The purpose of a museum is to allow you to muse. Of course you can muse in other places too - but eventually someone comes along banging on the door and asks you how much longer you're going to be in there...It is a serious obstacle to philosophy.
A camera museum, however, should appeal to all of us. I have a little one in my studio made up of cameras I or my family owned. They are not all in running order, but then sometimes neither am I. At their best the cameras are a reminder of past glories.
Much the same sort of thing is seen, in far greater form, in Melbourne at Michaels Camera shop on the corner of Elizabeth and Little Lonsdale Street. Now as a loyal Camera Electronic writer I am not going to suggest that you buy your lenses from Michaels, but as a dedicated photographic historian, I cannot fault their collection of cameras.
To their great credit, they have turned a corner of the second floor to a showcased area that has a vast variety of cameras and photographic equipment. It is dangerously nostalgic for all the older film and plate enthusiasts, and can eat up several hours of tourist time. If the rest of the family is off buying clothes you can choose to either be dragged about sitting in shoe shops or disappear up the stairs in Michaels.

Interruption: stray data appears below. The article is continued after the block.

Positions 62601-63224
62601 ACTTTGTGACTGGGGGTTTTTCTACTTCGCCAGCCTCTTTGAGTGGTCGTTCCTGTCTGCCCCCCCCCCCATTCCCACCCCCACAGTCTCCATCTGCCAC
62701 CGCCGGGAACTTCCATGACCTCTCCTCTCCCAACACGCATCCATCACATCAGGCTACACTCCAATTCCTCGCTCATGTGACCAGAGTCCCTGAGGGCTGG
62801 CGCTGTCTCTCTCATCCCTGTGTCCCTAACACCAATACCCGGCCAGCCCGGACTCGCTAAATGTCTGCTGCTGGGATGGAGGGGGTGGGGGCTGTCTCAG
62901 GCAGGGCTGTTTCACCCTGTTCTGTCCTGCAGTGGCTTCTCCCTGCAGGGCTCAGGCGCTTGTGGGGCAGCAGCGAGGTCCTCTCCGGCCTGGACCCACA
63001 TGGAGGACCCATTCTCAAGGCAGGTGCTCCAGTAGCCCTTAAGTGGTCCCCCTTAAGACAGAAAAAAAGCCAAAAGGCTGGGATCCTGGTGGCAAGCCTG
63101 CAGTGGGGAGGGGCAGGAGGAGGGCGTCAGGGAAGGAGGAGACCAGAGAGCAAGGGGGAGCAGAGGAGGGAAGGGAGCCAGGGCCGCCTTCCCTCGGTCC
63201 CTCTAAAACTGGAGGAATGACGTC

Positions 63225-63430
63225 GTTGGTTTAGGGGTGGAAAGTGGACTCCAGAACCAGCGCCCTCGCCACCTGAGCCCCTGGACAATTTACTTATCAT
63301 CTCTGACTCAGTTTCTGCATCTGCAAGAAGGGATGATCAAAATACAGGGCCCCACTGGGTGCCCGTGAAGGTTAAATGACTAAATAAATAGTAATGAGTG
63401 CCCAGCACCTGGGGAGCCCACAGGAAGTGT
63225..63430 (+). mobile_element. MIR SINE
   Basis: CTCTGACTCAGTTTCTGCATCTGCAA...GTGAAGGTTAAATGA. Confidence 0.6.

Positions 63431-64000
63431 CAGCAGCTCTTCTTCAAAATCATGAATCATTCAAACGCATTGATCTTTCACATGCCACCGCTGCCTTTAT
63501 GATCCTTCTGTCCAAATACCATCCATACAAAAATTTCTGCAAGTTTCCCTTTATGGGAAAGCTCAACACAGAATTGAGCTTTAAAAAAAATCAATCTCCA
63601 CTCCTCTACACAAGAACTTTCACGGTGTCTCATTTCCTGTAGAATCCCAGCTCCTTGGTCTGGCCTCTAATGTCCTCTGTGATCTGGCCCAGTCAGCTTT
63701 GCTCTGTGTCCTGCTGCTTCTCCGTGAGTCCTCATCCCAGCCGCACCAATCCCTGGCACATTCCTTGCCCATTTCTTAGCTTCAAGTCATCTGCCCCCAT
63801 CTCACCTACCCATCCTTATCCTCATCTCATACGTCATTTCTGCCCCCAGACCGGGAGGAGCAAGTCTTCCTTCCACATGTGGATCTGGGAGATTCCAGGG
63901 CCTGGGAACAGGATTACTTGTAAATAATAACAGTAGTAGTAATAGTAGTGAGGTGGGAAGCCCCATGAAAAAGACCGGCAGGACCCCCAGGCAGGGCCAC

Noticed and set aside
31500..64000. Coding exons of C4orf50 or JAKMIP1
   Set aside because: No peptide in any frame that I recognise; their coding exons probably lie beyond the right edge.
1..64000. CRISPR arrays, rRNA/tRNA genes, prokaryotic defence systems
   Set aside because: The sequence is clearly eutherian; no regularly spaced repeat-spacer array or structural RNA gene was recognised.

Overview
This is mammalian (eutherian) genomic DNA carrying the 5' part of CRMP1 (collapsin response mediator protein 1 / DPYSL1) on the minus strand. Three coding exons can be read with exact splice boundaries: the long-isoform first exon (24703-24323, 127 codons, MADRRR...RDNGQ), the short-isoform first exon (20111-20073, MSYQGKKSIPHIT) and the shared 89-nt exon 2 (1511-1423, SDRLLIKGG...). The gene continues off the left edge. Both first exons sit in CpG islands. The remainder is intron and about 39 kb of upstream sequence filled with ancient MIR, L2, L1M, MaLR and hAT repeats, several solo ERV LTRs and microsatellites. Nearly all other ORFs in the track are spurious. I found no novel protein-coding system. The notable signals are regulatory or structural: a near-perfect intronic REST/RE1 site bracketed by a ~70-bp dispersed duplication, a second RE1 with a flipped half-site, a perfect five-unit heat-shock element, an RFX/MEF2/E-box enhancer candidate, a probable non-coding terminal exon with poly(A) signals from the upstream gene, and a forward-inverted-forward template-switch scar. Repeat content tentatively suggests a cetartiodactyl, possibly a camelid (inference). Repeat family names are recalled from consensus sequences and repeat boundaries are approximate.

Do not fixate upon all the great names...spend some time with the also-ran manufacturers. There are more of them than you can imagine. Again, do not get the idea that all the things you see are either super-rare or as common as gravel. It is a mixture of the two. You may be surprised which category your favourite brand fits into.
If you can't make it to Melbourne, go into one of our shops here in Perth and have a look at some of the historic ones on the upper shelves. There are some rarities there, and more, if only you knew...